• "Naughty bit"? what is so naughty about it? I hope that a young boy doesn't hear his penis referred to as a naughty bit. That can really cause confusion in a toddler.
  • With what free hand? (Especially with a squirmy baby!) Just learn to be fast enough with the diaper or baby wipes. If you need to lift his behind to clean him, put the fresh diaper over his "naughty bit;" it has the added benefit of being able to absorb at least some of the fluid - unlike the paper cup which would just let it run right back on him! (It helps to give him a toy for his hands to avoid him pulling off the diaper.) Get peed on a few times and you'll learn to be fast. Kat2 01:23, 25 Jun 2005 (EDT)
  • Boys aren't the only ones who can make fountains. The arc may not be as dramatic but you'll still need to change your shirt if you're not watchful and quick. Do as much as you can to prep everything before you get the child to the changing surface. Slide the new diaper under the child's bottom before you unfasten the old one. Drape a baby wipe over any solid waste to serve as a barrier to spreading the mess. Once the worst of the mess has been cleaned, you can quickly slide the soiled diaper out of the way and the fresh one is there and ready for business. --MysticSpiral 22:14, 27 January 2006 (EST)
  • Use a carabiner to attach your child's coat (winter, raingear, what have you) to your belt loop in public restrooms while performing a change. Put the carabiner through the loop for hanging the coat up (or the collar tag) and then attach to your belt. This is also useful for diaper wallets and pouches, like the Diaper Valet, that include a loop or tag that you can attach things to .

[edit] Pre-schooler Hacks

At about 3 years old, kids start wanting a lot of control over their environment and activities. Below are some hacks you can use to give them some control and independence (and education) while also getting your way. --steph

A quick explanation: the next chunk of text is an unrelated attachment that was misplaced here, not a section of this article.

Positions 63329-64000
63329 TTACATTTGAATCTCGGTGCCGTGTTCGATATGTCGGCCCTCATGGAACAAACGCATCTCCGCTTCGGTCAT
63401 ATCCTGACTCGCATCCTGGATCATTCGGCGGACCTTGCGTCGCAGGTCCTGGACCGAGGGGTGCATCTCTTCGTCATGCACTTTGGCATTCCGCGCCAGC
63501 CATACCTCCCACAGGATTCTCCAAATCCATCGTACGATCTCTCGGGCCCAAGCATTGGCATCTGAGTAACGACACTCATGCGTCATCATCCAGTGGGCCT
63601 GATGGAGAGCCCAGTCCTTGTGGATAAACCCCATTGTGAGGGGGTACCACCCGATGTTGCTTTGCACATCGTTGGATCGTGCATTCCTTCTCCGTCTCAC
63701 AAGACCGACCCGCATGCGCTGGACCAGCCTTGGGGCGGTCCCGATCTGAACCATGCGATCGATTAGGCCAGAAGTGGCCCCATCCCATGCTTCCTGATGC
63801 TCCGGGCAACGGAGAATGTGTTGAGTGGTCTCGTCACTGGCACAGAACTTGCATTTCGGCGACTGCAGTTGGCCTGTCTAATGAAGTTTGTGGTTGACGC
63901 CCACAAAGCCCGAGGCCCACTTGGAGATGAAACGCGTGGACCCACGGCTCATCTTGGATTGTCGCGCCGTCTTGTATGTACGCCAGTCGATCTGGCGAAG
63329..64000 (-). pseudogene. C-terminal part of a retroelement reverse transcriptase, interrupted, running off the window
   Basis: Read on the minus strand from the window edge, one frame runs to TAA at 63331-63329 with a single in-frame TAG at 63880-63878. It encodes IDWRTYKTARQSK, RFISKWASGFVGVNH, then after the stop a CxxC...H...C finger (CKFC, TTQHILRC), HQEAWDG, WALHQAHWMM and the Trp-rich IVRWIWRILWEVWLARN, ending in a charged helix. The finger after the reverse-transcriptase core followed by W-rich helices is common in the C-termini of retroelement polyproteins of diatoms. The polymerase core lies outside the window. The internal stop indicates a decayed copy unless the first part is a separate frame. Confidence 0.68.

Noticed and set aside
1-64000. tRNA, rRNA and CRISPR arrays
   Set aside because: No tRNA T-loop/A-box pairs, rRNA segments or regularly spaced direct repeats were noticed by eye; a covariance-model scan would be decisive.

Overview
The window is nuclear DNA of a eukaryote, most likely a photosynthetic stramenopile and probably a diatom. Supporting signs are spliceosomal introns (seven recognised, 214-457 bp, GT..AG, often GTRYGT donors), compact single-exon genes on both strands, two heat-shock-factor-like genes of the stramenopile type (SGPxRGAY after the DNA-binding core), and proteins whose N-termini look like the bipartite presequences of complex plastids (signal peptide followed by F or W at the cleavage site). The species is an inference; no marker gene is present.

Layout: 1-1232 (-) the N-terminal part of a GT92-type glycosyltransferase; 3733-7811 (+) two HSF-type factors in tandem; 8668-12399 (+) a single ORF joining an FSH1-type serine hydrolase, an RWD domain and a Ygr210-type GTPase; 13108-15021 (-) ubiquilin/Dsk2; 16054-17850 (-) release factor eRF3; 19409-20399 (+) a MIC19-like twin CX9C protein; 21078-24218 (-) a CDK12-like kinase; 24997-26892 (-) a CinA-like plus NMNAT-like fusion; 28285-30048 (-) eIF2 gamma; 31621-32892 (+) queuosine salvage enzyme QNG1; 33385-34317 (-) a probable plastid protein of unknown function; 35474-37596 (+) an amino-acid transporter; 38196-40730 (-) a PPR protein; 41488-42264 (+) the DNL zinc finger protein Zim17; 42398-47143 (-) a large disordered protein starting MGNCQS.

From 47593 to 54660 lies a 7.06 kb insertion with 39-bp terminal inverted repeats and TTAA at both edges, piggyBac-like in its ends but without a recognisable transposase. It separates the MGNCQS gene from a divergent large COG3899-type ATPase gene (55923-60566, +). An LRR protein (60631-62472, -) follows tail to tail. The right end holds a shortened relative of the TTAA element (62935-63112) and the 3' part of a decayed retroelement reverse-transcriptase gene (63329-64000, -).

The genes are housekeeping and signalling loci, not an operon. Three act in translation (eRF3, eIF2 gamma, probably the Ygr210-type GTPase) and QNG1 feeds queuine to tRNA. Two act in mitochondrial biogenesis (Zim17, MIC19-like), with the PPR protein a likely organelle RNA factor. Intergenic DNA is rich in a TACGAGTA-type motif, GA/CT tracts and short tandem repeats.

• Offer choices. When picking something to eat or something to wear, ask, "would you like to wear the blue dress or the pink one?" or at dinner, "macaroni or rice?" They're much less likely to protest if they were included in the decision. Be careful to only offer choices that are available and acceptable.
    • This works GREAT with things kids hate to do, speaking from personal experience. "Do you want to put your jammies on during the commercial break or after the show?"
    • This works beautifully for preparing your kids to transition from one activity to the next (leaving the park, stopping playing and putting away toys, etc.). "Do you want to do --- now or in five minutes?" Cuts way down on transition-related meltdowns.
  • Let your kid help you cook. There are lots of things even a 3-yr-old can do: adding salt or spices, mashing potatoes, stirring, even basting meat on a grill (which my daughter particularly loves). Look for simple tasks your child can try, and give them a job. They will enjoy being included, and are (this is important) much more likely to eat their dinner. And they will learn how to cook!
  • Keep them on task. To keep kids from making too much of a mess with arts and crafts, give them a specific project. If you give a 3-yr-old a pair of scissors and paper, you'll get a bunch of little bits in a hurry, but if you give her a pair of scissors and the latest zoo newsletter and tell her to cut out pictures of the animals, she'll likely stay on task, with less supervision, and much less mess.
  • Use the library. Kids are so quick to change their mind about favorite books and movies that it is hardly worth it to buy all the ones your kid wants to read/watch. At the library, you can borrow a movie and watch it 3 or 4 times and return it with no money out of pocket. Also, kids love going to the library - it's an adventure. (The only problem I can see is that sometimes library movies are damaged or worn out.)
  • Chores. Kids need to learn to help with housework, but at this age they get overwhelmed with big tasks such as "clean your room." Start by giving them smaller, more specific tasks, like "pick up all your bears and put them in the toy basket." Check in frequently to make sure they don't get distracted and start playing. Once they've completed the first task, praise them, and then move to the next task. Don't expect cooperation for longer than thirty or forty minutes (and you may have to work up to that!), and follow up with something fun - a treat, a movie, or some play time. Important: don't give up and do it for them. If you can keep this up, you will have some help around the house, and you will build your child's self-confidence and concept of personal responsibility.